The United Kingdom’s global summit on artificial intelligence safety, the AI Safety Summit, began on Nov. 1 and will carry on through Nov. 2, with government officials and leading AI companies from around the world in attendance, including from the United States and China. 

U.K. Prime Minister Rishi Sunak is hosting the event, which is taking place nearly 55 miles north of London in Bletchley Park. It comes at the end of a year of rapid advancements in the widespread use and accessibility of AI models following the emergence of OpenAI’s popular chatbot, ChatGPT.

Who is in attendance?

Around 100 guests are expected to attend the AI Safety Summit, including the leaders of many of the world’s prominent AI companies, such as Microsoft president Brad Smith, OpenAI CEO Sam Altman, Google and DeepMind CEO Demis Hassabis, Meta AI chief Yann LeCun and president of global affairs Nick Clegg, and billionaire Elon Musk.

On a governmental level, global leaders from around 27 countries are expected to attend, including United States Vice President Kamala Harris, European Commission President Ursula von der Leyen and United Nations secretary-general Antonio Guterres.

The U.K. also extended the invitation to China, which has been a major competitor to Western governments and companies in AI development. Chinese Vice Minister of Science and Technology Wu Zhaohui will be attending, along with companies Alibaba and Tencent.

Initial summit proceedings

The two-day summit’s primary aim is to create dialogue and cooperation between its dynamic group of international attendees to shape the future of AI, with a focus on “frontier AI models.” These are defined as highly capable, multipurpose AI models that equal or surpass the capabilities of current models available.

The first day featured several roundtable discussions on risks to global safety and integrating frontier AI into society. There was also an “AI for good” discussion on the opportunities presented by AI to transform education.

The “Bletchley Declaration” and the U.S.’ AI Safety Institute

During the summit, Britain published the “Bletchley Declaration,” which serves as an agreement to boost global efforts of cooperation in AI safety. Twenty-eight countries signed onto the declaration, including the U.S. and China, along with the European Union.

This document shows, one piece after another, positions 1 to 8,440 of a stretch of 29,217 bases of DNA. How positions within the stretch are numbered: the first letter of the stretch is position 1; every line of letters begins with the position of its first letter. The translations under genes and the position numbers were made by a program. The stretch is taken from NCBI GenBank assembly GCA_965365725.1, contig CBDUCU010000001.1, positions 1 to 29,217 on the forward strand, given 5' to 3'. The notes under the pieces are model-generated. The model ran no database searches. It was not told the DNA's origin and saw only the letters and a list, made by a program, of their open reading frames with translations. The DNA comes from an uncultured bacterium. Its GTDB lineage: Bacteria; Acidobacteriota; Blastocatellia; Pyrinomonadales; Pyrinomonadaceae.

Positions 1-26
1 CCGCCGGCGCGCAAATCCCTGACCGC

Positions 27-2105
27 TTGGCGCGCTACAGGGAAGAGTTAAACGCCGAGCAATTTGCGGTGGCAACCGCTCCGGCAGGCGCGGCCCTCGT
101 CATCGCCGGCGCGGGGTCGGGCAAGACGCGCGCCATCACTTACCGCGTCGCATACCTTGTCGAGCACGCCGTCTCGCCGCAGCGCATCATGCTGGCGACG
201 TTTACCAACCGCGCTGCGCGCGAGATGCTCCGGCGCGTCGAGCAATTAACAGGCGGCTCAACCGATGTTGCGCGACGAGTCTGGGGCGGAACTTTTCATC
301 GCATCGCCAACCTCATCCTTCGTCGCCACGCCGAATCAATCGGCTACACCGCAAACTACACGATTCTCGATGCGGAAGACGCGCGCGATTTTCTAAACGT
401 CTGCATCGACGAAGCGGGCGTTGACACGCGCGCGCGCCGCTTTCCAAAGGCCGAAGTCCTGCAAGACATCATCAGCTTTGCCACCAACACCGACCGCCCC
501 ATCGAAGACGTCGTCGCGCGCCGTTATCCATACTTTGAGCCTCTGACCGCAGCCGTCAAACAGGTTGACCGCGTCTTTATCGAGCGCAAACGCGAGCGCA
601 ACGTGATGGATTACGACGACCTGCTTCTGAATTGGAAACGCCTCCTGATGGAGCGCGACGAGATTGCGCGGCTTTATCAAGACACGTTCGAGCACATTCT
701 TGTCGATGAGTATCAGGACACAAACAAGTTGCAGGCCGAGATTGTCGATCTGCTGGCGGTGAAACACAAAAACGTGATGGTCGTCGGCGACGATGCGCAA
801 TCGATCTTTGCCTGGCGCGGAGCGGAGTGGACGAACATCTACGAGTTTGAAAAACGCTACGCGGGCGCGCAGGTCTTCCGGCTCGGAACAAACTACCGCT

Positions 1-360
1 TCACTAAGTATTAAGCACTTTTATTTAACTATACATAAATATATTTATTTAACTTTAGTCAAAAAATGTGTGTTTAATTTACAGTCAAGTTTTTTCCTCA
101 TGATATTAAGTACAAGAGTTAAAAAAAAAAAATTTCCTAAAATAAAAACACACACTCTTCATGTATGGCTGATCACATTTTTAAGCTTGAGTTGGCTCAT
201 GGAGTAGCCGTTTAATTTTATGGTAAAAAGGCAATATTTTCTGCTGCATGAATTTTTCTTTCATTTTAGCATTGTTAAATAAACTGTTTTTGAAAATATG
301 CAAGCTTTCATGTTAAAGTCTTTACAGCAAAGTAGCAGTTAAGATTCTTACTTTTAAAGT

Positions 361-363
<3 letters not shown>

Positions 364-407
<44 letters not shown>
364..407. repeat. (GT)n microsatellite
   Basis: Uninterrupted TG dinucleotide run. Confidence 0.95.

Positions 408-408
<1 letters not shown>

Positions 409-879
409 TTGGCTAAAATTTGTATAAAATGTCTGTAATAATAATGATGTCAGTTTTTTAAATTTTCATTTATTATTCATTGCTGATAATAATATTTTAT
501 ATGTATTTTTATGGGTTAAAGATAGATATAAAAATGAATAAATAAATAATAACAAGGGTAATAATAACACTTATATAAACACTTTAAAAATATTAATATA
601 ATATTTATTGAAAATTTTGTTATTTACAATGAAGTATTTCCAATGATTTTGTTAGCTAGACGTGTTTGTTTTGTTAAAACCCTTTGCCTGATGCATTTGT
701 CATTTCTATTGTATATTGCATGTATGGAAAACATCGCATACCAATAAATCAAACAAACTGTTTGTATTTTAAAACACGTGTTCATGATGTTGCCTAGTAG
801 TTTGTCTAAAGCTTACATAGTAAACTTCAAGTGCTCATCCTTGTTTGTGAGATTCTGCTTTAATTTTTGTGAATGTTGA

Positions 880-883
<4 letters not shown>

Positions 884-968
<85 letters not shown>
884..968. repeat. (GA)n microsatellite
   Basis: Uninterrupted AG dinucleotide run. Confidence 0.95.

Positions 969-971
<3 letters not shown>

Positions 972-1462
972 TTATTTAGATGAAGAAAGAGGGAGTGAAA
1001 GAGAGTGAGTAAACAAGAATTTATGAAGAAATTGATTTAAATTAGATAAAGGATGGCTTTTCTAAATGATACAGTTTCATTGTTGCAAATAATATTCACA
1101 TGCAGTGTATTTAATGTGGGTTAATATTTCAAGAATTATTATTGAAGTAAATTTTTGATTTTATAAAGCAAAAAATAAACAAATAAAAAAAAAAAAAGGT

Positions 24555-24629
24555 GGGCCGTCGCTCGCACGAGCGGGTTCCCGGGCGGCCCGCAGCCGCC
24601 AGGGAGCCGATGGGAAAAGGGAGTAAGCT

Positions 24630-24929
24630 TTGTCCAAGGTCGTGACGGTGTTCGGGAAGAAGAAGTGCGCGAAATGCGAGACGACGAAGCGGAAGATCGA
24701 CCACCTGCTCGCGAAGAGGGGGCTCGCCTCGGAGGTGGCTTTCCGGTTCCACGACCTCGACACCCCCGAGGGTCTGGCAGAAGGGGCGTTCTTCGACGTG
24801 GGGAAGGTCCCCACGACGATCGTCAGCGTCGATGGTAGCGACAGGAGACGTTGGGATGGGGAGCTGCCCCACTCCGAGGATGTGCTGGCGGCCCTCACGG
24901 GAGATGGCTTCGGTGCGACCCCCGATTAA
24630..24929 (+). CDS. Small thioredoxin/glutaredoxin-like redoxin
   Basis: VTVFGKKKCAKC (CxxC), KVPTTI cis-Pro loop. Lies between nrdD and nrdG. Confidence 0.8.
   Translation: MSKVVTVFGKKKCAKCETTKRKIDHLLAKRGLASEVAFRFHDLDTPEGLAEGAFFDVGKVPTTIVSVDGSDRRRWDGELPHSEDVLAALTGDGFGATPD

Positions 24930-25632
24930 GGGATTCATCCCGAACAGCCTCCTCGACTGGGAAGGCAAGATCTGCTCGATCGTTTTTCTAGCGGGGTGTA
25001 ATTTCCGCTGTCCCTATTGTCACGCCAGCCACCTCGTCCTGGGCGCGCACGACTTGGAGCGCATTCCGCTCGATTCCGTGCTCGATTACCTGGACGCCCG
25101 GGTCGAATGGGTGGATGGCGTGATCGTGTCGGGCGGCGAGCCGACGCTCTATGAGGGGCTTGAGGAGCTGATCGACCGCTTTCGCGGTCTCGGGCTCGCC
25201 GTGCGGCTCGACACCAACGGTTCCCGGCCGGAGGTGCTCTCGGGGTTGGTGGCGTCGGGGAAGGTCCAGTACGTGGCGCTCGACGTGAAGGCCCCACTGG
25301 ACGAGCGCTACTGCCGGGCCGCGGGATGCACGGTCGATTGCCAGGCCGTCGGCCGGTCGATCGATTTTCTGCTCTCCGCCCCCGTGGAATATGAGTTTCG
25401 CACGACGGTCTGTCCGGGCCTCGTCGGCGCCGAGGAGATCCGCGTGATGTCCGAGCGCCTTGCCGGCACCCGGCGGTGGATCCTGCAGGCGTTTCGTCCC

In a separate statement on the declaration, the U.K. government said:

“The Declaration fulfills key summit objectives in establishing shared agreement and responsibility on the risks, opportunities and a forward process for international collaboration on frontier AI safety and research, particularly through greater scientific collaboration.”

Other countries endorsing the statement include Brazil, France, India, Ireland, Japan, Kenya, Saudi Arabia, Nigeria and the United Arab Emirates.

Related: Biden administration issues executive order for new AI safety standards

In addition, U.S. Secretary of Commerce Gina Raimondo said that the United States plans to create its own AI Safety Institute, focusing on the risks of frontier models.

Raimondo said she would “certainly” call on many in the audience “in academia and the industry” to participate in the initiative. She also suggested a formal partnership with the U.K.’s Safety Institute.

Musk calls the summit a “referee”

Musk, the owner of social media platform X (formerly Twitter) and CEO of both SpaceX and Tesla, has been a prominent voice in the AI space. He has already participated in talks with global regulators on the subject. 

At the U.K.’s AI Safety Summit on Nov. 1, he said the summit wanted to create a “third-party referee” to oversee AI development and warn of any concerns. 

According to Reuters, Musk said:

“What we’re really aiming for here is to establish a framework for insight so that there’s at least a third-party referee, an independent referee, that can observe what leading AI companies are doing and at least sound the alarm if they have concerns.”

He also said before there is “oversight,” there must be “insight” inference to global leaders making any mandates. “I think there’s a lot of concern among people in the AI field that the government will sort of jump the gun on rules, before knowing what to do,” Musk said.

Related: UN launches international effort to tackle AI governance challenges

China says it’s ready to bolster communications

Chinese Vice Minister of Science and Technology Zhaohui emphasized that everyone has the right to develop and deploy AI.

“We uphold the principles of mutual respect, equality and mutual benefits. Countries, regardless of their size and scale, have equal rights to develop and use AI,” he said.

“We call for global cooperation to share AI knowledge and make AI technologies available to the public on open-source terms.”

He said China is “willing to enhance our dialogue and communication in AI safety” with “all sides.” These remarks come as China and many Western countries, particularly the U.S., have been racing to create the most advanced technology on the market. 

The summit will continue into its final day on Nov. 2 with remarks from the U.K.'s prime minister and its technology secretary, Michelle Donelan. 

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